"If you are sick and fed up of the corrosive and cynical world of Westminster, then next year we can be rid of all that. Vote Yes and we can say enough to the remote House of Commons and the ridiculous House of Lords. Enough of the war-mongers and the job-cutters; enough of the asset-strippers and mortgage-flippers; enough of the welfare-bashers and the bedroom-taxers. Let's be done with them. Let's make our own decisions and live by our own values. It's time to speak up for Scotland. It's time to stand up for Scotland. It's time to vote Yes."

So said Yes Scotland Chief Executive Blair Jenkins, who earned a resounding standing ovation, speaking at an Independence Referendum Rally following the SNP Annual Conference in Perth. Mr Jenkins kicked off the rally by reminding us that the key to winning next September's referendum lies in the grass-roots campaign, in every city, town, village, and community the length and breadth of Scotland.

Although the main political event of 2014 is undoubtedly the massive opportunity presented to Scotland by the referendum vote on September 18th, let us not forget that we will have two opportunities to vote next year.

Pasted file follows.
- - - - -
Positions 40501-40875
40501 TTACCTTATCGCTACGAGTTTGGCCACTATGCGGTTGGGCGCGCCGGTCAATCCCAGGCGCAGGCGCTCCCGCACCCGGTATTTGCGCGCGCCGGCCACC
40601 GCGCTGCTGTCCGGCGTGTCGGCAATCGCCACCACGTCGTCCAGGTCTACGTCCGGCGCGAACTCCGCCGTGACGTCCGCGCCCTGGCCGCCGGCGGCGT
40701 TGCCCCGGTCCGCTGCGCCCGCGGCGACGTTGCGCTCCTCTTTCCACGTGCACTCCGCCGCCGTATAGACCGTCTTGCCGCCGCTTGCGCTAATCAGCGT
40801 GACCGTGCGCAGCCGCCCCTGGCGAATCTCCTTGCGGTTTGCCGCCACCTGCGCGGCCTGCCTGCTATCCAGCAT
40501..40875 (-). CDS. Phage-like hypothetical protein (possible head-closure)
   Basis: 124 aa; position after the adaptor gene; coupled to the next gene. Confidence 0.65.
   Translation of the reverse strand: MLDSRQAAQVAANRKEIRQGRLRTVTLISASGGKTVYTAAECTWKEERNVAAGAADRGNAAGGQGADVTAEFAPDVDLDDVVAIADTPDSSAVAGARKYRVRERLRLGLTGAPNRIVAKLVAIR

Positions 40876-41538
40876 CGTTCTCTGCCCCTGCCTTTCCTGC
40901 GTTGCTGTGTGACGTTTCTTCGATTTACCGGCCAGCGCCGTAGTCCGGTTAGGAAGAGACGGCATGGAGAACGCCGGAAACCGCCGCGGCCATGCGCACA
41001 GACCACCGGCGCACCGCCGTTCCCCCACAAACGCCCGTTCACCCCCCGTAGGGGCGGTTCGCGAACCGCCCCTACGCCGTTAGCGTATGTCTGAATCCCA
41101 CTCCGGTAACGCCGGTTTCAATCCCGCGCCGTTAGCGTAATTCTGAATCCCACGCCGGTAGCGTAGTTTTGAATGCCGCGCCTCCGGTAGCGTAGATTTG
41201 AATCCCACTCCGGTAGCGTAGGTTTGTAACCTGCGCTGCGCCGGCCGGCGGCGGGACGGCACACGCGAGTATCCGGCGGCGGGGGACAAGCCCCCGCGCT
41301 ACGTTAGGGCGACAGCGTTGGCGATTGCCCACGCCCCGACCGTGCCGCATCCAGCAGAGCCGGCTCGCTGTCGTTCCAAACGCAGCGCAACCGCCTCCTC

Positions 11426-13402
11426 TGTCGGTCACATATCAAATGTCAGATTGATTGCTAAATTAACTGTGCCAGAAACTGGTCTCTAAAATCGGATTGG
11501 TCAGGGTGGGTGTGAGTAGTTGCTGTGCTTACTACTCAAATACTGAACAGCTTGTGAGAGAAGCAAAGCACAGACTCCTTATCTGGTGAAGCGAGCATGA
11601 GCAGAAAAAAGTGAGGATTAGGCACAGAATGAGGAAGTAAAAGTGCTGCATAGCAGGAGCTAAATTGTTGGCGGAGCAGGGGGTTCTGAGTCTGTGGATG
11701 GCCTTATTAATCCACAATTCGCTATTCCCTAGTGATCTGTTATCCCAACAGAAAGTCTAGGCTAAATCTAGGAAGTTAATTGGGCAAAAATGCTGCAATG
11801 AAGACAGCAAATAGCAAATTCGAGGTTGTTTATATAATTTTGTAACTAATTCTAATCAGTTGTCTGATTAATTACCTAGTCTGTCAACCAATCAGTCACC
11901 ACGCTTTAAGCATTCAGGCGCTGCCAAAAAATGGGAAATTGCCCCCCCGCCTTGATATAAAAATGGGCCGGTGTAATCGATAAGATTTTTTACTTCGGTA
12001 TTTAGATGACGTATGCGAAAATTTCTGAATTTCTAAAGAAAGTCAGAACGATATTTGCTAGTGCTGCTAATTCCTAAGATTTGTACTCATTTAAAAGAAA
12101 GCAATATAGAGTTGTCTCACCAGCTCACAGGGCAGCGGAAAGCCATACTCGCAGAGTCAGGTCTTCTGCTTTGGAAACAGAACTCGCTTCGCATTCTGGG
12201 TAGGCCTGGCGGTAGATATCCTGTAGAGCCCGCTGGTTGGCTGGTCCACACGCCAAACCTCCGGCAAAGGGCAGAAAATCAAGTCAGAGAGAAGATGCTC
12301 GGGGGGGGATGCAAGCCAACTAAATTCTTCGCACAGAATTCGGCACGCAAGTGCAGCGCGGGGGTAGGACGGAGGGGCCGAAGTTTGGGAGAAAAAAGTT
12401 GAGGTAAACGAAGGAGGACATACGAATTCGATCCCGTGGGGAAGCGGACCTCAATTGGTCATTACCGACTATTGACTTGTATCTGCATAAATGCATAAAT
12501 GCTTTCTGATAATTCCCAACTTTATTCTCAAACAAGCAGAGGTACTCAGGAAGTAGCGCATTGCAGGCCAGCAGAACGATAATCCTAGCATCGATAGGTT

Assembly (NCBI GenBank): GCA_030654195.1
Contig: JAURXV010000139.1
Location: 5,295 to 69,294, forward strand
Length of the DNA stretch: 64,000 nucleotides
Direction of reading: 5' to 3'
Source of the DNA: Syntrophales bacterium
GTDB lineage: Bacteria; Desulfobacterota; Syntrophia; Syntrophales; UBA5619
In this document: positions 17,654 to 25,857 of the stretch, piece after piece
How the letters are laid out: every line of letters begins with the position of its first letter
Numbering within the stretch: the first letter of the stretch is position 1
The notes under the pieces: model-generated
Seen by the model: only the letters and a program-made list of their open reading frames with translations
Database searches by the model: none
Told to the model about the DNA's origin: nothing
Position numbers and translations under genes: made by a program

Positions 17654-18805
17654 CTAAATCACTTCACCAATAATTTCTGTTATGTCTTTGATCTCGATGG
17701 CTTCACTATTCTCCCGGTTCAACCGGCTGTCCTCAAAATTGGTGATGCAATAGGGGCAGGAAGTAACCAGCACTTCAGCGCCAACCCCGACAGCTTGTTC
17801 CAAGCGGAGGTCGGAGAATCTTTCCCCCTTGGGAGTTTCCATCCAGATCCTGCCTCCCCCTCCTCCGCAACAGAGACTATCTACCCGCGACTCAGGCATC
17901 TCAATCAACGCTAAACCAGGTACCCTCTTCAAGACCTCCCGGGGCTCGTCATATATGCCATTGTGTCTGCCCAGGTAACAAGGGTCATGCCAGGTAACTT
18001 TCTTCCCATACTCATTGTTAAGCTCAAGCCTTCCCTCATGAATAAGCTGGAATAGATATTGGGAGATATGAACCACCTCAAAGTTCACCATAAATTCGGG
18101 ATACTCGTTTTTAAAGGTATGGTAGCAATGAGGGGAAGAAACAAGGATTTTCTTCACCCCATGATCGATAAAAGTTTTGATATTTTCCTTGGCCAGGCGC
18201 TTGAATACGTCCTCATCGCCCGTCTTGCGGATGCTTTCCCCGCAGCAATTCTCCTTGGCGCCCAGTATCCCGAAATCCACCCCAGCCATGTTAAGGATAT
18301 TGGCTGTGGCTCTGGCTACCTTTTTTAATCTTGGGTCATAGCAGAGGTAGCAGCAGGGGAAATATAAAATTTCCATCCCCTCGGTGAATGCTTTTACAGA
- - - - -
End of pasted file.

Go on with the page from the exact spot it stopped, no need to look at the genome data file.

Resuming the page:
The five-yearly elections to the European Parliament will be on 22nd May. The SNP has selected and ranked six excellent candidates, each of whom would be a very fine representative of Scotland's interests in Europe.

We have a clear target. The SNP seeks to win more votes than any other Party across Scotland in the EP elections. Last time around, in 2009, we did exactly that and in the process came very, very close to increasing our number of SNP MEPs.
Next year, while Scotland is electing the six MEPs which the UK Government has allocated to us, member states of our size will be electing thirteen. After next year's European elections each of the 28 member states will nominate their candidate for Commissioner. Each of the 28 governments will have a say in the complex negotiations leading up to the appointment of President of the Commission, and the allocation of individual portfolios to the Commissioners.

And, of course, normal independent member states will continue to sit at the top table, influencing the development of the EU while strongly representing their own key interests.

With devolution meanwhile, Scotland is detached from the inter-governmental process - routinely finding our Ministers prevented from speaking at Council meetings, as happened most recently to Richard Lochhead MSP at an Agriculture and Fisheries Council.
2014 is a year of historic opportunity for Scotland. We can choose to transform our EU membership experience by voting Yes to Independence in the Referendum. There is no doubt in my mind that, within a short period as a normal nation in Europe, we would find our vital interests being served much better.

Let's make sure in 2014 that we win the European elections and maximise the number of SNP MEPs elected, and campaign with all of our energy and determination in support of a Yes to Independence.

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